AUD GBP Higher after Inflation Data, Sunak Budget Ahead

AUD GBP Higher after Inflation Data, Sunak Budget Ahead

The AUD GBP exchange rate was trading at levels not seen since July after inflation came in slightly lower. The data was the highest in 6 years despite the recent lockdowns and will start rate talk for the Aussie dollar.

The AUD GBP exchange rate is trading at 0.5440 ahead of the UK Autumn budget, which will be delivered by Rishi Sunak.

Australian inflation

Australian core inflation saw its fastest annual pace since 2015 in the September quarter as price increases grow. The data was a surprise that led markets to wager on earlier hikes in interest rates.

Data from the Australian Bureau of Statistics showed the headline consumer price index (CPI) rose 0.8% in the third quarter and 3.0% for the year. However, the trimmed mean measure of core inflation favoured by the Reserve Bank of Australia (RBA) rose 0.7% in the quarter, above analysts’ forecasts of 0.5%.

The annual pace accelerated to 2.1%, which was much higher than the 1.8% expected and putting it back in the RBA’s 2% to 3% target range for the first time in six years.

The central bank had said core inflation would not reach 2% until mid-2023 and, in turn, that cash rates would remain at record lows of 0.1% right out to 2024. That was always questioned by traders and the bank’s governor even criticized markets for pricing in an earlier hike.

The latest data will see support for the Aussie after the recent reopening in the key cities.

What to look for in the Rishi Sunak Autumn budget

UK Chancellor Rishi Sunak will deliver this year’s Autumn Budget for the British economy. The government has revealed a few of its planned announcements, but businesses are keen to hear the rest of the speech in light of recent economic constraints.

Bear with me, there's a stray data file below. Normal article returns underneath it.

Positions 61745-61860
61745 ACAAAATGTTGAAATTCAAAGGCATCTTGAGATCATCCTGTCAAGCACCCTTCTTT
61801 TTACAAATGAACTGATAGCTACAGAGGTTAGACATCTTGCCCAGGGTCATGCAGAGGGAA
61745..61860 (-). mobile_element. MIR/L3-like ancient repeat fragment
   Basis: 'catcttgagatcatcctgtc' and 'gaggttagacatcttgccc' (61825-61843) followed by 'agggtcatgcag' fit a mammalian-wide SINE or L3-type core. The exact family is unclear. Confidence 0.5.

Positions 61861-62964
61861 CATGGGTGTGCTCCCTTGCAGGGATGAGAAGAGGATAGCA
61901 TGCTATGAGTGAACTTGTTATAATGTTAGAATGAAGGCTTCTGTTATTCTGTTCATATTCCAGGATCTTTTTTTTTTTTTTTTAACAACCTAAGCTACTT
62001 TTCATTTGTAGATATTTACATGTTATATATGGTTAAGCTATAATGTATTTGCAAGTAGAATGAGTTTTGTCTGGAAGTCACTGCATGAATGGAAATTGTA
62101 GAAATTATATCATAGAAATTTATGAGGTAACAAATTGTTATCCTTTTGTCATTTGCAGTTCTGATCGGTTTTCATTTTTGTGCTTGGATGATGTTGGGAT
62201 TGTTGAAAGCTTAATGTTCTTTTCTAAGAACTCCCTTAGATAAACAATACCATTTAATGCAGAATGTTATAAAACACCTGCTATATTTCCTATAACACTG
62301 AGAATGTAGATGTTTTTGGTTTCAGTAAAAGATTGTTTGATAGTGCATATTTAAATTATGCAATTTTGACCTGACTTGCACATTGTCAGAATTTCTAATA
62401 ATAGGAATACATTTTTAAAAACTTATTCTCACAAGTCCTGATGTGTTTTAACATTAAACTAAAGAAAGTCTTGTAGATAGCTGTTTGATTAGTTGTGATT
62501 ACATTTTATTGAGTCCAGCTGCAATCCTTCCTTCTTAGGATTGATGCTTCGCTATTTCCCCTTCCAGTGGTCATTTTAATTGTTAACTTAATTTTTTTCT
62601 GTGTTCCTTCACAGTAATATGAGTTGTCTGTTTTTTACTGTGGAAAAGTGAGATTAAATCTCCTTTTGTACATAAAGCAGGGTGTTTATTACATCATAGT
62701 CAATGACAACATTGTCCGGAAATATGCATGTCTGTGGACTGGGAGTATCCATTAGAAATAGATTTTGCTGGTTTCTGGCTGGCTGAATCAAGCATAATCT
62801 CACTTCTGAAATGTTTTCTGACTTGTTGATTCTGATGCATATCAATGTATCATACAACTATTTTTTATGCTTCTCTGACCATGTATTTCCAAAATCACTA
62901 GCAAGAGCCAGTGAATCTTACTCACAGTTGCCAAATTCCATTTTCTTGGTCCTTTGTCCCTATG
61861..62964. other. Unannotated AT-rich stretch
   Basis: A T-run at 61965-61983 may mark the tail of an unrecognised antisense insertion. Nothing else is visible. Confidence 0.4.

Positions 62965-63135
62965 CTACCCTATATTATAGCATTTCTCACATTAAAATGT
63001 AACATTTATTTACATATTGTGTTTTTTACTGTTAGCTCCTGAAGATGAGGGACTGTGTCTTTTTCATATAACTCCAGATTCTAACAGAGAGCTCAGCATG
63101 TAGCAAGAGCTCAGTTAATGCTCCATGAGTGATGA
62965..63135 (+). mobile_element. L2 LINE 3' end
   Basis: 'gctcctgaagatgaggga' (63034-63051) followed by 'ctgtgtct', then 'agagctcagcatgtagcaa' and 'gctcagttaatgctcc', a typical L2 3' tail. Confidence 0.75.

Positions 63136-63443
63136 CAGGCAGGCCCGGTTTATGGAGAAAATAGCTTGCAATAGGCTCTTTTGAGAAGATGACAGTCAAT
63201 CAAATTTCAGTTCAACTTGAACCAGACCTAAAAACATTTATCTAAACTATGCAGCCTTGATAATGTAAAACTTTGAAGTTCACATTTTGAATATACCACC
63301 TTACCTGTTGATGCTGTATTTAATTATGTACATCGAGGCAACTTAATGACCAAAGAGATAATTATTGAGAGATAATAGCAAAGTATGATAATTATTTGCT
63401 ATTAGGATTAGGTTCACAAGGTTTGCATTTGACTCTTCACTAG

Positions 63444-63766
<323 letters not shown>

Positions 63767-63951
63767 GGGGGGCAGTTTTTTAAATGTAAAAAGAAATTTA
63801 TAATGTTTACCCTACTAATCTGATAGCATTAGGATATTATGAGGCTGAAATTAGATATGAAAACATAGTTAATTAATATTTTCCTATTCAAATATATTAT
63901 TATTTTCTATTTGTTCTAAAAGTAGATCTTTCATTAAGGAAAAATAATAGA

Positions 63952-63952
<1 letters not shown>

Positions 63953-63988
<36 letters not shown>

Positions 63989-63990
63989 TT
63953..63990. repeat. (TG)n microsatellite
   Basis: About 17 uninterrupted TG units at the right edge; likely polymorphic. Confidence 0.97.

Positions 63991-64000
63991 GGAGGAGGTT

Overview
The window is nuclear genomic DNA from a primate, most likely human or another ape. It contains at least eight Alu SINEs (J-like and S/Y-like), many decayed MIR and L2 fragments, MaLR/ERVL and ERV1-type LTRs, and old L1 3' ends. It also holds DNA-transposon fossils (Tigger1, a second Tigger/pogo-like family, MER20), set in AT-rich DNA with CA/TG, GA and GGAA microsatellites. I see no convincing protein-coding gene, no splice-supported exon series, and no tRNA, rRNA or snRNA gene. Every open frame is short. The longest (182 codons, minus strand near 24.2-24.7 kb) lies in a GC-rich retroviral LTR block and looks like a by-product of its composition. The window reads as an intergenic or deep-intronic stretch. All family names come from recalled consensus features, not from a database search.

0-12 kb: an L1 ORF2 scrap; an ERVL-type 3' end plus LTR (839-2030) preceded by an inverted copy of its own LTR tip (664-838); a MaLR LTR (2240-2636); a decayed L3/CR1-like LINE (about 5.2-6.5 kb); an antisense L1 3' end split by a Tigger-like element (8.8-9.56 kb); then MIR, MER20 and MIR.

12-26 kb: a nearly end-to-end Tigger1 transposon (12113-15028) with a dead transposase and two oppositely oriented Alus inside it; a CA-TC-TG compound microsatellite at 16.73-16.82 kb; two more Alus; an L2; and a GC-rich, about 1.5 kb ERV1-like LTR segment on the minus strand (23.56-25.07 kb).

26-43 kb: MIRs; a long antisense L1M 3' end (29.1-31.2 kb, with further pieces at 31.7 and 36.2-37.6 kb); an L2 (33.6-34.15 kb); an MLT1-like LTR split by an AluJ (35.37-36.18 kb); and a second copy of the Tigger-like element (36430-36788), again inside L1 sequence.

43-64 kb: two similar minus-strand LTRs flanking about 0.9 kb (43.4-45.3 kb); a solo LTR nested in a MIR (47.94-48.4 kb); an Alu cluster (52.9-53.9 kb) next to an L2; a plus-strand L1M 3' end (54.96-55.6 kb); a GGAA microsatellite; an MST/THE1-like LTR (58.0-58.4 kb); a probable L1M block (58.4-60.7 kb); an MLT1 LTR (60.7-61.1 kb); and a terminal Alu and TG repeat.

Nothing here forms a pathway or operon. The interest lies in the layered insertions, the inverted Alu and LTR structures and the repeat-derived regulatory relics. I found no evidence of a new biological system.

Rishi Sunak appeared on the Andrew Marr Show on Sunday and said that ‘strong investment in public services’ would be central to the Budget. The Guardian newspaper has also hinted at a fund to attract overseas investment in the UK economy.

The government played a smart move by hiking national insurance ahead of the budget and that will be a distant memory as businesses ask: “What have you done for me lately?”

For households, there is an expected move on the pension triple lock, which may be suspended for a year. The triple lock ensures that pensions keep pace with inflation, wage earnings, or a 2.5% figure- whichever is highest. The government has said it will delay this for a year because inflation is higher than they would like, but as with many government decisions, it will likely be extended beyond a year.

The public sector is looking for an end to the pay freeze, but this again will see any gains wiped out by inflation. Some measures to tackle the looming threat of higher energy bills is also possible.

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